However, this disappointing performance went relatively unnoticed as it followed the Montreal Canadiens making what was probably the worst pick that they could have possibly made in selecting Logan Mailloux with the 31st selection. Leaving aside the fact that he asked to not be selected and leaving aside the fact that prior to this, he was ranked 64th on our Consolidated Draft Rankings, taking a player who has been found guilty of non-consensually sharing sexual images of him with a partner is an embarrassing and pathetic choice. This is a slap in the face to the victim woman and her family whose privacy and dignity were violated, and is a slap in the face to the work being done to ensure that hockey can in fact be for everyone.
The draft is the culmination of years and years of hard work for young hockey players. It is a day that young players look to as an example of what they can achieve with hard work and dedication to their craft. And what is more, being drafted is not a right, but a privilege. In his statement on the incident, Mailloux acknowledged this privilege and asked respectfully to not be drafted, but regardless of whether that was a genuine ask or not, by selecting him, the Habs have shown that there is no consequence for actions taken by a prospect.
This season could have been an opportunity for Mailloux to work on his own maturity and develop real insights into why what he did was wrong, but selecting him in the first round, the Habs showed the league and young people watching that hockey players live in a world beyond right and wrong. The big fancy statement Mailloux released prior to the draft about how he didn’t deserve to be selected in the draft was completely thrown out the window and the Canadiens showed that actions do not in fact have consequences.
The blame does not fall solely on GM Marc Bergevin, who has been known to have pursued known domestic abuser Slava Voynov as well as openly racist Tony DeAngelo who has been bought out by the New York Rangers, but rather on the organization and league as a whole. These decisions are made by a team of people and are run through a number of key points. The fact that it received so many levels of approvals shows how little the Habs care about consequences and about victims of sexual misconduct. On top of that, the NHL has said nothing in response to this pick and likely never will. This was allowed to happen because of systemic issues in the NHL and among its member teams, issues that seem to get swept under the rug at every turn. This will likely go down as one of the darkest moments in NHL Draft history.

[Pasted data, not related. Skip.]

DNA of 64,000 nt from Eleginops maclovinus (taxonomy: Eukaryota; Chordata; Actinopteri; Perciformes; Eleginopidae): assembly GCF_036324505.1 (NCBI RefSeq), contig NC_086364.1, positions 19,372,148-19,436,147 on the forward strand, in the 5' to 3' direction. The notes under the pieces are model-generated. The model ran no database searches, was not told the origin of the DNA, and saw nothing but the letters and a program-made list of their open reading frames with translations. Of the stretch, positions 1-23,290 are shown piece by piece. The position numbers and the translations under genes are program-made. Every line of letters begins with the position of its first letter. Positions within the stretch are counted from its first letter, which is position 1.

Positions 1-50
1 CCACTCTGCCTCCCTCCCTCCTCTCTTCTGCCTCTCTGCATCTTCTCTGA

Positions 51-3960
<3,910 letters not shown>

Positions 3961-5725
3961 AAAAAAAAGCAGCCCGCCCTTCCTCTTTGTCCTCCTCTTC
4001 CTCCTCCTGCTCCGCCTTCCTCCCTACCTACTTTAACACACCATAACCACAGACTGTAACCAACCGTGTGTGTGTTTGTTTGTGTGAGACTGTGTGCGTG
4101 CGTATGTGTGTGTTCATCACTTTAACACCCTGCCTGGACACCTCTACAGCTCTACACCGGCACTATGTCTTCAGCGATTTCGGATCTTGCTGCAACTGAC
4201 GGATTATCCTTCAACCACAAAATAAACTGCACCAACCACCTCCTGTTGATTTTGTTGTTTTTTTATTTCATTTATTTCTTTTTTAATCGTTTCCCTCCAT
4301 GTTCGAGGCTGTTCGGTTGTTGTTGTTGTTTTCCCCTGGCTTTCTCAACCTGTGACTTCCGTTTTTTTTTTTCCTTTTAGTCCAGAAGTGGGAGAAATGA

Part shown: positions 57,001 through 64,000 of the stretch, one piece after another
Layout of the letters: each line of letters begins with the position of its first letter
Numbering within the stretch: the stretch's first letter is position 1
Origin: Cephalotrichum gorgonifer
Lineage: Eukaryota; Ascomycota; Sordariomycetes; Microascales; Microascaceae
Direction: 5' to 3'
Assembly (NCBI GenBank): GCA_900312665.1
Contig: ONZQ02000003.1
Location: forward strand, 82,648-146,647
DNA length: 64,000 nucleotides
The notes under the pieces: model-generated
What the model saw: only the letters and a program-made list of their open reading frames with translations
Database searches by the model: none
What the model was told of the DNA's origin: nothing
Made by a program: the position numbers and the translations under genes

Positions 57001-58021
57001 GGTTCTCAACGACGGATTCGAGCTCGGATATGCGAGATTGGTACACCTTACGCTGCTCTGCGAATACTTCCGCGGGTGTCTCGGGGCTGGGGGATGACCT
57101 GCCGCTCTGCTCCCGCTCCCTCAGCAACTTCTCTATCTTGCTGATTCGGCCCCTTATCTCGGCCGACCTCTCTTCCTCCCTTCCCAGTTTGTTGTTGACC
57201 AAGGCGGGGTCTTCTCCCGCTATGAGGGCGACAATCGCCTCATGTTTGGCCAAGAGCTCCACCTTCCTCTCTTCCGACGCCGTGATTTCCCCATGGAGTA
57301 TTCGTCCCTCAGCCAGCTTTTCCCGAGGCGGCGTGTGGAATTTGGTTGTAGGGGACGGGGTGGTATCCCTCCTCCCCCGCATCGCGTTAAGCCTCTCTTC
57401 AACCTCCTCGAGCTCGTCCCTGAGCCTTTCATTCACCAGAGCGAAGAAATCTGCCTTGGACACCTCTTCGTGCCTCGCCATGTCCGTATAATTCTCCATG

What to look forward to for day two
While day one may be over, day two is going to be perhaps even more enjoyable. There are a ton of exciting players available, several of who were expected to go in the first round. This group is headlined by Aatu Raty, who was expected to be the first overall selection this season one year ago. However, after a very rough year in the Finnish Liiga, Raty has seen his draft stock fall substantially, to him being at best a second round selection. It will be interesting to watch where he is eventually selected.
He is joined by Simon Robertsson, Francesco Pinelli, Logan Stankoven, Nikita Chibrikov, Daniil Chayka, and Stanislav Svozil as the players in our Consolidated Draft rankings who were expected to go in the first round but who will now fall to the second.
On top of that, Sasha Pastujov of the US National Team Development Program and Olen Zellweger both made huge strides up the standings this year and had a good chance of falling into the first round. Expect both to hear their names called bright and early tomorrow morning. We also broke down some other potential second round selections, and a number of mid-round netminders who could be of interest in later rounds.
Whatever way you slice it, day two of the draft promises a ton of intrigue and excitement. Here’s hoping your team makes smart decisions on day two.